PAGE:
Microsoft Envision 2023 – AI is the fuel for the next generation of digital transformation

Yesterday, I had the pleasure of attending Microsoft Envision in London.

Hosted by Clare Barclay [Chief Executive Officer, Microsoft UK], this was the first in-person only event Microsoft had run in some 4 years, and it was absolutely packed with a real buzz and energy I haven’t seen at an event in years.

The theme of the entire event, including breakouts and exhibitors was all centred around AI – which is hardly surprising with the upcoming 1st November date for “general availability” of Microsoft 365 Copilot

The KeynoteAI Transformation

The event comprised of a keynote delivered by Judson Althoff [Executive Vice President and Chief Commercial officer].

AI transformation is going to follow many of the same rules of digital transformation…Many of you embarked upon your cloud journeys many years ago, and one rule really applied – that digital transformation was business transformation, empowered by technology, and in that order.

Judson Althoff | Microsoft VP and CCO

His 45-minute session was all about AI about and how “to lead in the era of AI” at the keynote.

During this session. Jedson explained how generative AI technology is opening doors for any, and all business from healthcare, to manufacturing to public sector and finance to “imagine new ways to solve challenges”, while unlocking innovation and delivering greater business value that any technology has ever done before. As well as some demos and in-person interviews from some leading UK brands like Sainsburys and ASOS who talked about how they were leveraging Microsoft AI to build new shopping experiences.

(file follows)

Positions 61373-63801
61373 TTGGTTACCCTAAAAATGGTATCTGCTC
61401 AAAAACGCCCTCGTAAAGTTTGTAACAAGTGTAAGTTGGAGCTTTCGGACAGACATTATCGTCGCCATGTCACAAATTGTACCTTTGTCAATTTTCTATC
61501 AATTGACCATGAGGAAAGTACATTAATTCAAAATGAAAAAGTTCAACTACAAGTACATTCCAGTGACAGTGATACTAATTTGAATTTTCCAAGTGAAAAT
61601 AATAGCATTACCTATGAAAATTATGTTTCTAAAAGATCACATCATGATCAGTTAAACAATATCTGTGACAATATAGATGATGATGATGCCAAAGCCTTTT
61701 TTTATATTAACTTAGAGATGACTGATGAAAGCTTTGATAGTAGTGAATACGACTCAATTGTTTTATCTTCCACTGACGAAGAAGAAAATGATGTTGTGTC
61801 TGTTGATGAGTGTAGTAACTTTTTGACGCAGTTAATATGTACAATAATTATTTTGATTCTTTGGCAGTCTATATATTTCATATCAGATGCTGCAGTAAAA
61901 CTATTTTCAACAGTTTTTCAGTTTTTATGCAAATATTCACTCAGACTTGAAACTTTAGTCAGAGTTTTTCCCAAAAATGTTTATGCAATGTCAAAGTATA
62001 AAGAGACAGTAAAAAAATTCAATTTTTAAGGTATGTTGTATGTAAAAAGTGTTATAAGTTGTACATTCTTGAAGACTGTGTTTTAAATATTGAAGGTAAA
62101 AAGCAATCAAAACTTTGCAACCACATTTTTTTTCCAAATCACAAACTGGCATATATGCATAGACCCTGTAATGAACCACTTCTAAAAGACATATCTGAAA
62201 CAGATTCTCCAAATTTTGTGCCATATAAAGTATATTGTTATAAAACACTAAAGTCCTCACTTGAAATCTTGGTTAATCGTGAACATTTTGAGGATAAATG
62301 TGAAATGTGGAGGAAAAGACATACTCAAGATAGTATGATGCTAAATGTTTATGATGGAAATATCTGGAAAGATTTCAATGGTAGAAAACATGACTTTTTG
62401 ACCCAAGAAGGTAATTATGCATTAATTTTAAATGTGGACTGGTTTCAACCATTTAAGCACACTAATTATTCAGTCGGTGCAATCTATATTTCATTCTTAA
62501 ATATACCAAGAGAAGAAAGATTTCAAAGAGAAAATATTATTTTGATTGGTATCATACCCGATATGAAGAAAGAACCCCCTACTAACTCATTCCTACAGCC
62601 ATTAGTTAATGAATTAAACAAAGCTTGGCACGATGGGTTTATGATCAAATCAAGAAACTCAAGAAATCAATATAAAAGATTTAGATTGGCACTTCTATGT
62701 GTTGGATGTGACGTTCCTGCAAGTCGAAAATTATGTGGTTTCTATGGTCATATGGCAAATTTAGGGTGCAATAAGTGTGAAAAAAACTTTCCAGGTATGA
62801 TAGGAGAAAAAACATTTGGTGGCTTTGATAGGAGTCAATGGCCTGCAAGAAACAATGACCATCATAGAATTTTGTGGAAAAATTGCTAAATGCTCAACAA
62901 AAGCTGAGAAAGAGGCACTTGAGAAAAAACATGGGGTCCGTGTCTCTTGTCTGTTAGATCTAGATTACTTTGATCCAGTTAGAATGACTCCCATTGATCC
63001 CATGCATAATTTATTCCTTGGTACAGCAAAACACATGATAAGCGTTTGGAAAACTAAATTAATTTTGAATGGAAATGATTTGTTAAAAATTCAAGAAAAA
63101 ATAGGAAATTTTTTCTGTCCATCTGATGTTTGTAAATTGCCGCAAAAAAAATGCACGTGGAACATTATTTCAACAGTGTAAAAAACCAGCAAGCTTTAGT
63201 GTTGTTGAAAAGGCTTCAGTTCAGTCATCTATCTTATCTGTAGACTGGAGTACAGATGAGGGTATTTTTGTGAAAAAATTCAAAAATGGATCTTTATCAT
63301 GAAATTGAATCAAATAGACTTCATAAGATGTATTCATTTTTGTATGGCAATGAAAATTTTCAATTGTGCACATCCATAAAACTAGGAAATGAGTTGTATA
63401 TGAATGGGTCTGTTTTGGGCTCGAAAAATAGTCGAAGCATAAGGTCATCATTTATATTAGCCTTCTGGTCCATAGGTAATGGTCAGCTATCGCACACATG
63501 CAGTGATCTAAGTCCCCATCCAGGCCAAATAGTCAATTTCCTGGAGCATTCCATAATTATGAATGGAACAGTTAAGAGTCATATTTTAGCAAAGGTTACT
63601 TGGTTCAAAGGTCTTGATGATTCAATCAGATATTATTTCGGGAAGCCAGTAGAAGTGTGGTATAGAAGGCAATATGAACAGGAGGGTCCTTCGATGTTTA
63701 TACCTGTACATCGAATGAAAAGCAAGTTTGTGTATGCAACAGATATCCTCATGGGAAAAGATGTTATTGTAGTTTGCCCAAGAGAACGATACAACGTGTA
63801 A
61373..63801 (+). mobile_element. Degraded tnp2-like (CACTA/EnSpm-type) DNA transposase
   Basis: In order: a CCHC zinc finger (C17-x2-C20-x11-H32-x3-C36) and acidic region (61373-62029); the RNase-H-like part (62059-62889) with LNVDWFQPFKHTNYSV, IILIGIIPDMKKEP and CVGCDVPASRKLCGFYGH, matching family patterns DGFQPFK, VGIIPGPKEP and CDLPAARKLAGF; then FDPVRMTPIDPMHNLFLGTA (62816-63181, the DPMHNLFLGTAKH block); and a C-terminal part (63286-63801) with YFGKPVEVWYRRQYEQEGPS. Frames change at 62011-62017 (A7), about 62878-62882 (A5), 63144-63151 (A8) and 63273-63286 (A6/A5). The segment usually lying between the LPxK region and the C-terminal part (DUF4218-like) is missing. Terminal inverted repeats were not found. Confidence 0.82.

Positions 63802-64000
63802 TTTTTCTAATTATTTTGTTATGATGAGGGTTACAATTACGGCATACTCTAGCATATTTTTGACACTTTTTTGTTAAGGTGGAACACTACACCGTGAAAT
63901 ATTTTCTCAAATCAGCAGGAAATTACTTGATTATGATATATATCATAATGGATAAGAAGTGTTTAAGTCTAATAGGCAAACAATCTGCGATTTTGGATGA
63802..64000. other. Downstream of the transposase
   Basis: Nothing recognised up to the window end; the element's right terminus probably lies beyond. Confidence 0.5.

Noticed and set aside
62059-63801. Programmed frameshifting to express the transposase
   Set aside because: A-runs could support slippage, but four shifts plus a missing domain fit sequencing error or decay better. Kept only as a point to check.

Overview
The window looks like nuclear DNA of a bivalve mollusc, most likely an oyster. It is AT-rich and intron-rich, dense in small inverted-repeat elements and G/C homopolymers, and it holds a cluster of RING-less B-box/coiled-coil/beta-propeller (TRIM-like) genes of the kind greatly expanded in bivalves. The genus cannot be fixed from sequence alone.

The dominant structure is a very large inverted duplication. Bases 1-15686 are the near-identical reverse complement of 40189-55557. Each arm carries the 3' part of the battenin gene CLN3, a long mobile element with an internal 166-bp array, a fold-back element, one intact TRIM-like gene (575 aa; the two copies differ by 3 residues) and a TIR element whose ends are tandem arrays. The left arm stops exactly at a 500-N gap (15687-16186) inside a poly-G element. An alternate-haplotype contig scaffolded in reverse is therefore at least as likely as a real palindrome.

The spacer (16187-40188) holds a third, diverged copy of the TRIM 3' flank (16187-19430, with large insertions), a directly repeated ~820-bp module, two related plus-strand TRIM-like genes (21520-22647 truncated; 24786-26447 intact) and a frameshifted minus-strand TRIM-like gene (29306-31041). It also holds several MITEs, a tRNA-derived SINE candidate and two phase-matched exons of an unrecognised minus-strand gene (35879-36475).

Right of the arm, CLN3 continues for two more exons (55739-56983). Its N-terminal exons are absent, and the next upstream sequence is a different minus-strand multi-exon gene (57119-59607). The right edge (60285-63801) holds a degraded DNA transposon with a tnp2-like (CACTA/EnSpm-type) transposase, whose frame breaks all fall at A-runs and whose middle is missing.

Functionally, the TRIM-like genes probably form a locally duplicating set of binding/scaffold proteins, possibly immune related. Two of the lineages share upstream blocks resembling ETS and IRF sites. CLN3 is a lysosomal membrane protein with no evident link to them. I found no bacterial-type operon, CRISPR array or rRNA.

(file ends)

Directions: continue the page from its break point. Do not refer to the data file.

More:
Judson spent most of his time on stage bringing the audience up to speed and on the same page about Microsoft 365 Copilot, Sales Copilot, Security Copilot and then spent some time talking around GitHub Copilot and the huge benefits this is bringing to developers. He showcased the ever expanding “collaboration” between Microsoft and OpenAI, which most recently has also resulted in the creation of Llama 2, a powerful generative AI model that can generate text, images, code, music and more which will soon be available on Azure and Windows platforms as part of the expansion of the Azure AI model catalogue.

Finally, he introduced the new Vector Search, a new feature in Azure Cognitive Search that enables searching across different types of data using natural language queries with a live demo (which mainly worked), in which he showed off how Vector Search can help find relevant information from documents, images, videos and more through semantic indexing (the same powerful index too that will power Microsoft 365 Copilot.) Jedson also re-introduced Microsoft Fabric which has been in preview for six months and goes into General Availability next month.  

AI transformation is going to reshape how companies think about their employees, how they think about engaging with their customers, how they think about their own businesses, and how they think about innovation

Whilst Microsoft covered a lot of ground in this session, much of it was a rinse and repeat of things many of us had seen before. What Microsoft did though through event was kept the fire burning. Delivering this on stage in front of thousands of people had real appeal. You could feel the buzz from the audience and the conversations leaving the main hall were all of excitement and energy – Microsoft really did capture hearts and minds.

The Breakouts

I was less impressed by many of the breakouts though to be fair I only attended a handful of them. Many were met with repeats of what we had already seen earlier on, but with less passion and energy. Most demos were impressive to those that had not seen them before, but for partners and “tightly managed” Microsoft customers, there wasn’t much we hadn’t already seen before – that said, it didn’t stop the buzz and interest through, and the exhibition halls were buzzing.